# Determinant of a sum of two matrices (one dominating the other)

Let $A$ and $B$ be two $n \times n$ real matrices such that:

1. $\forall i, j: a_{ij} \geq 0, b_{ij} \geq 0$
2. let $a_\max$ be the largest entry of $A$ and $b_\min$ be the smallest nonzero entry of $B$; for some positive $K$, $b_\min \geq K \cdot a_\max$

I am interested in a statement of the type

For $A$ and $B$ as above and for $K$ large enough, there exists a $k \times k$ submatrix $C$ of $A+B$ s.t. $|\det(C)|^{1/k} \geq |\det(A)|^{1/n}$

I know that by Minkowski's determinant theorem, if $A$ and $B$ are hermitian positive semidefinite, then $\det(A + B)^{1/n} \geq \det(A)^{1/n} + \det(B)^{1/n}$.

Do you know any other related facts, possible counterexamples, helpful intuitions?

Just for information, in the special case I am interested in, $A \in \{0, 1\}^{n \times n}$ and $B \in (2\mathbb{Z})^{n \times n}$.

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We have

$$\det \left( \sum_{i=1}^N A^i \right) = \sum_{f \in F} \det A^{f}$$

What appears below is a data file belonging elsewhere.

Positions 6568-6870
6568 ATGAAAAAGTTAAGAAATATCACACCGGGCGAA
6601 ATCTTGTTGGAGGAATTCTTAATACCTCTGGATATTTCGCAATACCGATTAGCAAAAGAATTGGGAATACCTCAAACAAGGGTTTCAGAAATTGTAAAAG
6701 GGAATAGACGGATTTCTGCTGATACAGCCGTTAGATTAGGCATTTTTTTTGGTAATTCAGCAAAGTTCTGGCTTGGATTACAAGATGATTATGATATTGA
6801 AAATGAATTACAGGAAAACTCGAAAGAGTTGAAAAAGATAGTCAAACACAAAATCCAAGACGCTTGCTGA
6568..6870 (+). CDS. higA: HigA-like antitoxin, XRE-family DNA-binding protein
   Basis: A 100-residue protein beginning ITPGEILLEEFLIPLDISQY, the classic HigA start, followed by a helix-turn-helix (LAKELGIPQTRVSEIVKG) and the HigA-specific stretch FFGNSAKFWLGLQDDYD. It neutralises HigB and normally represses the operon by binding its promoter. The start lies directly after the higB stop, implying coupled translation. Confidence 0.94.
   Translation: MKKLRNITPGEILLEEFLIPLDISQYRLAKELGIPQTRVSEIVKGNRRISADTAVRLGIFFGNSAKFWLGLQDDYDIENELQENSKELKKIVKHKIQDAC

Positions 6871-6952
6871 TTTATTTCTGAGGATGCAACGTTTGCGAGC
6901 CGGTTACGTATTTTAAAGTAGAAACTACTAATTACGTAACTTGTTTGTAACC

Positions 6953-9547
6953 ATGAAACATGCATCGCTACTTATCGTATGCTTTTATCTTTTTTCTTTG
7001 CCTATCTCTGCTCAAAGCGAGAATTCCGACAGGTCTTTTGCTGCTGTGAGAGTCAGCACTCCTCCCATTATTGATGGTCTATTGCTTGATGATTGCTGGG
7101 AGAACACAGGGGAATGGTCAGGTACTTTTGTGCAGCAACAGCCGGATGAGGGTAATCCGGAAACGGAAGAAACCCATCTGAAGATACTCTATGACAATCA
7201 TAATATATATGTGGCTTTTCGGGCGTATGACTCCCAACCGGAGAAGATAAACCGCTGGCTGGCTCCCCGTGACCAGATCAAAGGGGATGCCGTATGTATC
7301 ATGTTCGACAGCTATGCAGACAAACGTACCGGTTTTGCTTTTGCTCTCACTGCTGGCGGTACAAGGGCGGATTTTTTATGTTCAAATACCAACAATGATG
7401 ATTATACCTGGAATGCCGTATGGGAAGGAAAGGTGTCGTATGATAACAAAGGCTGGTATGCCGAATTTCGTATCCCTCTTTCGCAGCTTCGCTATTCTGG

where each $A^i$ is an $n\times n$ matrix for $i \in \{1, \dots, N \}$, $F = \{f: \{ 1, \dots, n \} \rightarrow {\{1, \dots, N\}} \}$ and $A^f$ is the matrix with entries $(A^f)\_{ij}= A^{f(i)}_{ij}$. (You are interested in $N=2$ where there are $2^n$ terms).

You might get a start on the problem by splitting the sum over $F$ into parts depending on whether the large or small entries are present.

I get the feeling though that condition 2 is a bit weak.

(More of a comment than an answer, but I don't have the points to comment.)

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Thanks Stephen. I was looking at the (maybe less useful) identity you get by applying Cauchy-Binet to $(A I)(I B)^T$. Just for the record, that gives $\sum_{S, T \subseteq [n]}{\det(A|_S + B|^T)}$ where $S$ and $T$ range over sets such that $|S| + |T| = n$ and $(A|_S)_{ij}$ is $A_{ij}$ if $j \in S$ and 0 otherwise, and $(B|^S)_{ij}$ is $B_{ij}$ if $i \in T$ and 0 otherwise. – Sasho Nikolov Mar 18 '12 at 19:38